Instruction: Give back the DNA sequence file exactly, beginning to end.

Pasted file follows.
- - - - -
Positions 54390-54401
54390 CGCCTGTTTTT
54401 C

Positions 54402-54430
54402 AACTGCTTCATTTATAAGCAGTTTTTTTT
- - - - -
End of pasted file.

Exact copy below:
Positions 54390-54401
54390 CGCCTGTTTTT
54401 C

Positions 54402-54430
54402 AACTGCTTCATTTATAAGCAGTTTTTTTT